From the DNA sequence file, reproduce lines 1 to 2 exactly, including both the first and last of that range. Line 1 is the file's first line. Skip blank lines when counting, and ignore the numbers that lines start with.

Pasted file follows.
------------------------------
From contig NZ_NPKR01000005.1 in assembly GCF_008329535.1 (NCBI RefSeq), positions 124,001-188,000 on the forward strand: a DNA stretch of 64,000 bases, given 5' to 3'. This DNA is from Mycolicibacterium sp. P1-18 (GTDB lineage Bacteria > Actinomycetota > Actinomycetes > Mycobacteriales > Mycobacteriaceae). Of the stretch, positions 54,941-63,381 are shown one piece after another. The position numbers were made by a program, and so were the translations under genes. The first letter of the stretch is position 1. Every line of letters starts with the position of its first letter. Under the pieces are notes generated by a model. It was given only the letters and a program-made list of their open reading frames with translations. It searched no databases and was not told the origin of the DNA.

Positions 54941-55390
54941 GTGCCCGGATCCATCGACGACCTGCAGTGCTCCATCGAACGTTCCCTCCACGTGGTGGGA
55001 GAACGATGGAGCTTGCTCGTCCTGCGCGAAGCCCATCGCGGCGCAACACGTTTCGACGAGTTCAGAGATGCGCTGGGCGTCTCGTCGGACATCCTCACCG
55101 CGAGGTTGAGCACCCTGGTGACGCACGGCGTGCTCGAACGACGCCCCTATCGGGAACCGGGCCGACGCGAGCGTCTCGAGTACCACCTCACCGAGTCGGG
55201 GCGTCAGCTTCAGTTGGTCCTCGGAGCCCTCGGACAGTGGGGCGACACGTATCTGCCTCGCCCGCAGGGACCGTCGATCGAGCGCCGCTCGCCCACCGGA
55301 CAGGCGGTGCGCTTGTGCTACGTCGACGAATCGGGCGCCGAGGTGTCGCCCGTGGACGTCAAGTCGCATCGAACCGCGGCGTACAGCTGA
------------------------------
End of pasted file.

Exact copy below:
From contig NZ_NPKR01000005.1 in assembly GCF_008329535.1 (NCBI RefSeq), positions 124,001-188,000 on the forward strand: a DNA stretch of 64,000 bases, given 5' to 3'. This DNA is from Mycolicibacterium sp. P1-18 (GTDB lineage Bacteria > Actinomycetota > Actinomycetes > Mycobacteriales > Mycobacteriaceae). Of the stretch, positions 54,941-63,381 are shown one piece after another. The position numbers were made by a program, and so were the translations under genes. The first letter of the stretch is position 1. Every line of letters starts with the position of its first letter. Under the pieces are notes generated by a model. It was given only the letters and a program-made list of their open reading frames with translations. It searched no databases and was not told the origin of the DNA.

Positions 54941-55390